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Now we know what to do if the muse is fickle


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We all know this situation: You stare at your computer screen, out of the window or at a blank sheet of paper and nothing happens. Here comes the solution: You visit your favorite coffee shop OR you use this new website.

http://well.blogs.nytimes.com/2013/06/21/how-the-hum-of-a-coffee-shop-can-boost-creativity/

 

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Interesting. But this idea isn't new - writers have always worked in busy public areas, I think, most famously JK Rowling, so it obviously works. Here's a 1998 TV interview with Rowling, writing in her favourite local cafe, when 30,000 sales of her book were "phenomenal" :lmao:

http://entertainment.stv.tv/film/209509-j-k-rowling-in-1998-30000-harry-potter-book-sales-phenomenal/
 

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You're right going to the coffee shop isn't new but using coffeetiviti is, especially when it's adapted to your local preferences.

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Best way is to test it - buy it and try it

 

Course, what it won't give you is the smell of coffee being made (always better than the taste I think) - unless the app does that too :P Also people milling around and chatting - you won't get the random eavesdroppings :lol:

“What should I get for my boyfriend's birthday?  I mean, he’s going to prison next week ..."
"I told her to put it in her handbag but she said there wasn't room - not with the cucumbers ..."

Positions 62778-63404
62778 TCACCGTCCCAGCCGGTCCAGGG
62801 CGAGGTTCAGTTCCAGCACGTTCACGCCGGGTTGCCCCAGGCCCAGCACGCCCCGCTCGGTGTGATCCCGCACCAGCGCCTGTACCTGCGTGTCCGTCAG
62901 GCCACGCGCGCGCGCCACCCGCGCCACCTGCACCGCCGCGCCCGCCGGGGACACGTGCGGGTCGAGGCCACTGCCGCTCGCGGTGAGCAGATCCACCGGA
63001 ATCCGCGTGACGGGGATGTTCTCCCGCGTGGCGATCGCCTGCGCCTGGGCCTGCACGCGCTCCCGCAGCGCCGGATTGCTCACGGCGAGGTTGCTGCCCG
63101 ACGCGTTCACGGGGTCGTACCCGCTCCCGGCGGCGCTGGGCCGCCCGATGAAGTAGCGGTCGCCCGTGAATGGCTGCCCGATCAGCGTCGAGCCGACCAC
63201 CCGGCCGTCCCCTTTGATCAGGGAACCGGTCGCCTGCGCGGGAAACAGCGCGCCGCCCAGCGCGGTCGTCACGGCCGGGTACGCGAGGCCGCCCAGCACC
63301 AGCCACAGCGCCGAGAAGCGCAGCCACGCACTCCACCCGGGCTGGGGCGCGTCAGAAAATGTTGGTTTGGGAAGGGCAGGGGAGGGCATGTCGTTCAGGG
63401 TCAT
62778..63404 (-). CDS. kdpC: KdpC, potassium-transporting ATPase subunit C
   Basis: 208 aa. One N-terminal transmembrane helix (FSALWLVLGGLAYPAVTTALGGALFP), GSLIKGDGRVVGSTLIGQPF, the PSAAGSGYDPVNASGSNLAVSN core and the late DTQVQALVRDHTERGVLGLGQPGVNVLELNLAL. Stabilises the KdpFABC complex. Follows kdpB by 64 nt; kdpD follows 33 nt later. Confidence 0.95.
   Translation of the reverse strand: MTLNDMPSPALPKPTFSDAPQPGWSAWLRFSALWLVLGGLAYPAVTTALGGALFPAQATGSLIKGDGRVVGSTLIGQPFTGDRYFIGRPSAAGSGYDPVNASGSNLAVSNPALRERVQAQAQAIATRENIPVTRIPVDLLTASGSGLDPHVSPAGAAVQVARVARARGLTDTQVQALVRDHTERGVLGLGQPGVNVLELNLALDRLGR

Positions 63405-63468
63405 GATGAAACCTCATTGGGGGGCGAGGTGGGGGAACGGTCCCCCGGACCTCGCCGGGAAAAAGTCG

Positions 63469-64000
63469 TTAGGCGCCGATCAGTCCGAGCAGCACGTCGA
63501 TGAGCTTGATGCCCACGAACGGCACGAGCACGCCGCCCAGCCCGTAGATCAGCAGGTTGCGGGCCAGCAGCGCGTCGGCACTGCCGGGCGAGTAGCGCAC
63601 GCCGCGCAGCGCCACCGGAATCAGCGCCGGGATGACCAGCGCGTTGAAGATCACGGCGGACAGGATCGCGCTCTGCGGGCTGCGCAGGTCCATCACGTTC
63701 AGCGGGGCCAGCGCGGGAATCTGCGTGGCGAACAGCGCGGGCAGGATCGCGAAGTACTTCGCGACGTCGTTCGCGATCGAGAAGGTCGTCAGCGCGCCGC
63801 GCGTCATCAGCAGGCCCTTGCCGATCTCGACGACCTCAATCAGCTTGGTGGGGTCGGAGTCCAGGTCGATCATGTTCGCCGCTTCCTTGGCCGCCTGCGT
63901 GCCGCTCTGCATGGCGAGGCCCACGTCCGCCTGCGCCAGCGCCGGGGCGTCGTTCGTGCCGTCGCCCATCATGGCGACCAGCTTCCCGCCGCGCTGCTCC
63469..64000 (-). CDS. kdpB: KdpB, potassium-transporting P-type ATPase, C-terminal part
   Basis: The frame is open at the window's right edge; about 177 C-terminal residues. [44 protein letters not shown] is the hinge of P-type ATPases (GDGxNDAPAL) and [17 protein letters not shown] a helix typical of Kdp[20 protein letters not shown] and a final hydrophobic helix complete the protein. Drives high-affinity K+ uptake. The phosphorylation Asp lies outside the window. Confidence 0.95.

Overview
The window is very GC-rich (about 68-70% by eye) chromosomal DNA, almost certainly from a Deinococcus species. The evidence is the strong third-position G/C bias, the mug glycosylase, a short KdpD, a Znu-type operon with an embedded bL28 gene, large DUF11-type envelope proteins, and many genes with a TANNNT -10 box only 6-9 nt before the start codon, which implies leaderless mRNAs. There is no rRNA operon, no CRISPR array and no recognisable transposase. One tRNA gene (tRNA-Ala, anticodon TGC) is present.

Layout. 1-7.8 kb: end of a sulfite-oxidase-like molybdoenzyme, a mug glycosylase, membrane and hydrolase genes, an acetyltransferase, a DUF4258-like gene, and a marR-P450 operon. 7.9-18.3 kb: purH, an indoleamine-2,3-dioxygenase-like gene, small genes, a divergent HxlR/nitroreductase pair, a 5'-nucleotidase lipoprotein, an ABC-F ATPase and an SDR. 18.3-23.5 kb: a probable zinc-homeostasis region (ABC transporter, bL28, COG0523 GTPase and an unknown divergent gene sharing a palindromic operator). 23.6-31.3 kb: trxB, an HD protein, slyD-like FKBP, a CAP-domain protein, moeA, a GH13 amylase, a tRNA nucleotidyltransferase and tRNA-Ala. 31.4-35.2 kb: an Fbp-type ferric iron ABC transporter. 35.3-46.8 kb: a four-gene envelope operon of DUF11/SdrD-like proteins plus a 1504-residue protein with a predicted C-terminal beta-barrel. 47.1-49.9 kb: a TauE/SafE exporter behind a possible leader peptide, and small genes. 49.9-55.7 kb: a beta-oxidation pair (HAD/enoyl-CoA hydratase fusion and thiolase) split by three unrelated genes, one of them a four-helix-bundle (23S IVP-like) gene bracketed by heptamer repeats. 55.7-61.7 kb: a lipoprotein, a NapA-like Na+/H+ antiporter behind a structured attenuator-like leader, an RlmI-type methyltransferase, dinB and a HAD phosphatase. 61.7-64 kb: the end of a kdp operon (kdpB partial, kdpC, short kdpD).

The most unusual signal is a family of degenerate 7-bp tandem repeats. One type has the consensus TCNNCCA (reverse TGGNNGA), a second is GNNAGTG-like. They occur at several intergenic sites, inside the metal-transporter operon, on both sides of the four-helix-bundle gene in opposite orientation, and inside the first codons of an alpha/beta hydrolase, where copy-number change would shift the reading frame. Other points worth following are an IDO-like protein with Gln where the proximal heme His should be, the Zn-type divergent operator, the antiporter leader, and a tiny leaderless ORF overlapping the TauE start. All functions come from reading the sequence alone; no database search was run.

And this Harvardian got a whole mini-story from flapping her ears at a Boston cafe
http://koreanbodega.com/2012/06/19/overheard-in-cafe-2-girls-talking-re-harvard-sexism/

 

Edited by Zombie
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Rather than spend my money on coffeetiviti, I'll continue to use my music or the tv on low for background noise.  However, this does prove why I have always relied on such background noises, even when writing papers in college. 

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Actually coffetiviti is free and you can eavesdrop...  Australians even complained about American accents and wanted a coffee shop tailored for Australians, which I personally found hilarious, while a rabbi wanted the distinct hum of Hebrew. I quote the article here, did the link not work?

 

I agree with Bill though, listening to music is my usual way to find my creativity, but the comparability between which music we listen too and what noises they choose for coffetivity is very interesting IMO. Might be my inner geek, lol.

Edited by aditus
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Interestingly this whole background noise thing only works if both sides of a conversation can be heard. Which means overheard cellphone conversations have a negative effect on productivity and there's been some recent research on this:

"A new study finds that when people are trying to mind their own business and complete a cognitive task, overhearing a cell phone conversation (by accident, of course) can steal away your attention much more than being witness to an old-fashioned, two-sided conversation."

"To test the effects of cell phone vs. actual conversations on our distractibility, researchers at the University of San Diego had people work on a task in which they had to try to solve 30 simple or challenging anagrams. While they were completing their tasks, actors had a staged conversation, either on a cell phone (one-sided) or in person (two-sided). The conversations involved planning a party, shopping, or meeting a date. The unsuspecting participants were told that the study was about their problem-solving capacities; they didn’t know that their ability or inability to ignore the conversations was the point."